With the recent dip in temperature and wet days, I get a few cherries every few days, but the bigger ones will probably remain green. I see a temperature raise next week, maybe I will wait a week more before getting all the greens indoors.
Thanks Lambchop! Gardening can be so challenging at times. With all the varieties and new vegetables becoming available, we’re all learning.
Man, these 70 degree days and 50 degree nights are making collards go nuts! Here’s today’s picking, which was limited by how much processing time was available! Stacks of tender leaves.
Some of the leaves are huge.
Just one or two leaves were snapped off each plant; it’s a long row!
How are you processing them? No that I ever have that much.
In the past, I’ve cooked the collards with whatever seasonings and packed them tightly into freezer bags. In a deep freezer, they’ll last about a year and still taste good. This year, I’m leaning towards cooking, then freeze drying. The freezer is packed and frozen foods don’t keep as long as freeze dried. Plus, being able to store FD’d foods at room temperature for 10-20 years is appealing!
Canning collards is an option, but it’s low acid so would need pressure canning for a long time (i.e. 90 minutes) to prevent botulism . The same is true for green beans, which, when canned, should be called “grey beans”.
Wow. 10-20 years. It’s hard for me to imagine what I’ll want in 20 years.
The freezer is packed and over 30 years old! That’s worrisome at a time when freezer supplies are often non-existent, due to demand initiated by the pandemic. So, whatever works, tastes good and makes a good freeze dried product gets that processing.
I’ve loved collards since 1980, so that’s not going to change. In fact, I can’t think of a vegetable or fruit I don’t like, even Durian! Though, because of the smell, I’d never freeze dry Durian; it’d funk-up the machine so much it’s require a major cleaning, LOL! I’ve resisted freeze drying garlic for the same reason.
Here’s to 30 more years!
That’d be wonderful! But 60 years out of a “modern” freezer… not counting on it. There is a temperature monitor which has a wireless “base station” on the upstairs fridge. The temperatures of the basement freezer and kitchen fridge can be seen at a glance. Very handy, especially if a circuit breaker trips. Cheap insurance.
There are some Collards “Kim Chi” and other fermented collards recipes/methods which might get tried. A smoky ferment, with Morita chlies, might be good. The fermentation crocks are empty, as the cucumber pickles are all jarred and refrigerated. Glad that 18 pounds of cukes which went into the deli-style pickles came out great! I really like those and there are a lot of them.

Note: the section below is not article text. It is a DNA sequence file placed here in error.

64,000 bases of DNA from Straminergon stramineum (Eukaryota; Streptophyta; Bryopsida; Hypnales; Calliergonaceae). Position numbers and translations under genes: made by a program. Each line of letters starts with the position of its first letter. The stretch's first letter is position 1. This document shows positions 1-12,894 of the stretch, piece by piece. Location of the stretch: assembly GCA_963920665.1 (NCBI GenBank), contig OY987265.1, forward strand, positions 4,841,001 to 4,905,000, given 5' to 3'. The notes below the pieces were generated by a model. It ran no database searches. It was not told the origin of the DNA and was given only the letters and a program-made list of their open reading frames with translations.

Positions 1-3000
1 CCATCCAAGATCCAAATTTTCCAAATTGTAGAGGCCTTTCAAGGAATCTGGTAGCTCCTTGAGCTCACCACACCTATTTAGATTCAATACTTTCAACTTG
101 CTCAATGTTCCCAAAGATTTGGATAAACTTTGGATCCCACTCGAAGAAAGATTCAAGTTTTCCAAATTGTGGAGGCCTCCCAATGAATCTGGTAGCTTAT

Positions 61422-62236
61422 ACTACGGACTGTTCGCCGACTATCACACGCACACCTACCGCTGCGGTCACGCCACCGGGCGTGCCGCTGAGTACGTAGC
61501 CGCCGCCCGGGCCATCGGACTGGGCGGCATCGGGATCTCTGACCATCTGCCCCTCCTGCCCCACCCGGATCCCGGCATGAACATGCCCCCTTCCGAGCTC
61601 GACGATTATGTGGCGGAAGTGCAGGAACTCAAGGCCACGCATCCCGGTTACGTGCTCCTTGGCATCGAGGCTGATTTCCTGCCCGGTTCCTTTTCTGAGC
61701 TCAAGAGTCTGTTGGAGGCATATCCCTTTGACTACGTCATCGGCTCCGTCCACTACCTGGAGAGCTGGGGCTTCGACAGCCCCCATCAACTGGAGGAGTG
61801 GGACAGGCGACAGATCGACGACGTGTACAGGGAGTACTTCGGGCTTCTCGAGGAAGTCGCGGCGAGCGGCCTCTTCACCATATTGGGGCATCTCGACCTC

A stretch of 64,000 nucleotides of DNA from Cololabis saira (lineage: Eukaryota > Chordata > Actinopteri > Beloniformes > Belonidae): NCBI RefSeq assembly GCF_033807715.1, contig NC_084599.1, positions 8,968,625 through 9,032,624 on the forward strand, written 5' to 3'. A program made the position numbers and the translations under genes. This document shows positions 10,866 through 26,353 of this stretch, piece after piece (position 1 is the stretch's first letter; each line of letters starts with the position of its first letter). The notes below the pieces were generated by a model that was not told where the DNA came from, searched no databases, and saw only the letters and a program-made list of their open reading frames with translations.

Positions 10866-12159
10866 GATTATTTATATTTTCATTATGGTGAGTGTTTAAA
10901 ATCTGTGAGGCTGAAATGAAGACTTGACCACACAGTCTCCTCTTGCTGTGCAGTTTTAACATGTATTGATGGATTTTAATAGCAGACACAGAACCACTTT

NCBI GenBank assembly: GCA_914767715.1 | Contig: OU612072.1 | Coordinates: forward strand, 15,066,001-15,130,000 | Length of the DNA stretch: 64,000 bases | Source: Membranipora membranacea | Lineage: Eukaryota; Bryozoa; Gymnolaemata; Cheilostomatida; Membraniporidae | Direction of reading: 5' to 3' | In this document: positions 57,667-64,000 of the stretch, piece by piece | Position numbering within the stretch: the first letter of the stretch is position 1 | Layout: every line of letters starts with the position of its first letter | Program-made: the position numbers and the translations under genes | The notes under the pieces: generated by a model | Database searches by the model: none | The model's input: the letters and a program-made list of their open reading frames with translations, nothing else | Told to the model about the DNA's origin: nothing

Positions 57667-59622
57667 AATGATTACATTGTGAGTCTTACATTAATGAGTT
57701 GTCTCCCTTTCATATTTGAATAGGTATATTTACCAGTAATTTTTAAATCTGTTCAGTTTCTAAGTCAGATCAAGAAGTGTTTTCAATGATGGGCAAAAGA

I meant here’s to each of us getting thirty more years from today.
And, much more likely. (Apologies for the misinterpretation.)
While weeding the mustards, I came across a lonely radish, one that apparently sprouted from “impure” seed. No pedigree, no fine breeding, poor “Cheeky” the radish had bad skin, and didn’t look like much from the surface.
The suspected parents were Pink Beauty and Flamboyant; lonely Cheeky was neither of these. But, like so many mistakes we make when we judge things by the surface, by appearance, beneath the surface, Cheeky had certain obvious “qualities”.
Oh my! Cheeky is one sexy radish!
If s/he needs a date, this bidpedal carrot i grew a few years back may be interested!
I believe Cheeky prefers to be called “non-binary”!
Mmmm…I’m going to have to swipe left.
Feedback =above edited. Truth be told, radishes have “perfect” flowers, making them both male and female. This is true of most plants. Plant breeders may have female or male radishes, to create hybrids, but it’s not something I’ve come across after growing thousands of them.
Resistance broke down, couldn’t wait any longer to harvest a finocchio!
The rest were left to mature a bit more, although they are quite large already.
Though not technically “gardening”, the shiitake logs have buttons popping out.
Buttons, buttons, how about some social distancing!
I hope they mature before Friday night, when frost is possible.
You harvest the shitake before a frost? What will you do with the fennel? I have one small bulb to eat.
I think part of it will get sliced thin, with oranges, in a salad and the bulk of it steamed in chicken bouillon, which is easy and tasty. I’m making a red/black bean dish tonight, sort of a chili made with smoked ham, moritas, onions, etc. When I cook the smoked ham bone and scraps for stock, the fennel green leaf stems(petioles) will get tossed in. I’ve been munching them, but they’re a bit stringy. What’s odd is the ferny foliage doesn’t have much taste. Herb fennel has more flavor in the foliage.
Normally, it’s best if the shiitake pop out when there’s no chance of freezing. However, they do what they do based on often unknown triggers. Hard frost turns them to mush. There is a tent structure which can be put over them if necessary. From the looks of the buttons, they should be ready, at least most of them, by Friday morning. After Friday, the forecast includes a bunch of potentially frosty nights…sigh. that’ll kill the beans.
One of my favorites!
I just discovered a measly bulb in the fridge that someone must have ordered and forgotten about, and I finally have oranges when I need them (I keep ordering, someone else keeps using up ) so thank you for the reminder!
Jealous of your home-grown, and also those gorgeous buttons!
We grew up eating fresh fennel seeds off the stalk - it blew my mind a little the first time I picked them off a bush somewhere in the Hudson valley where the fennel was growing wild!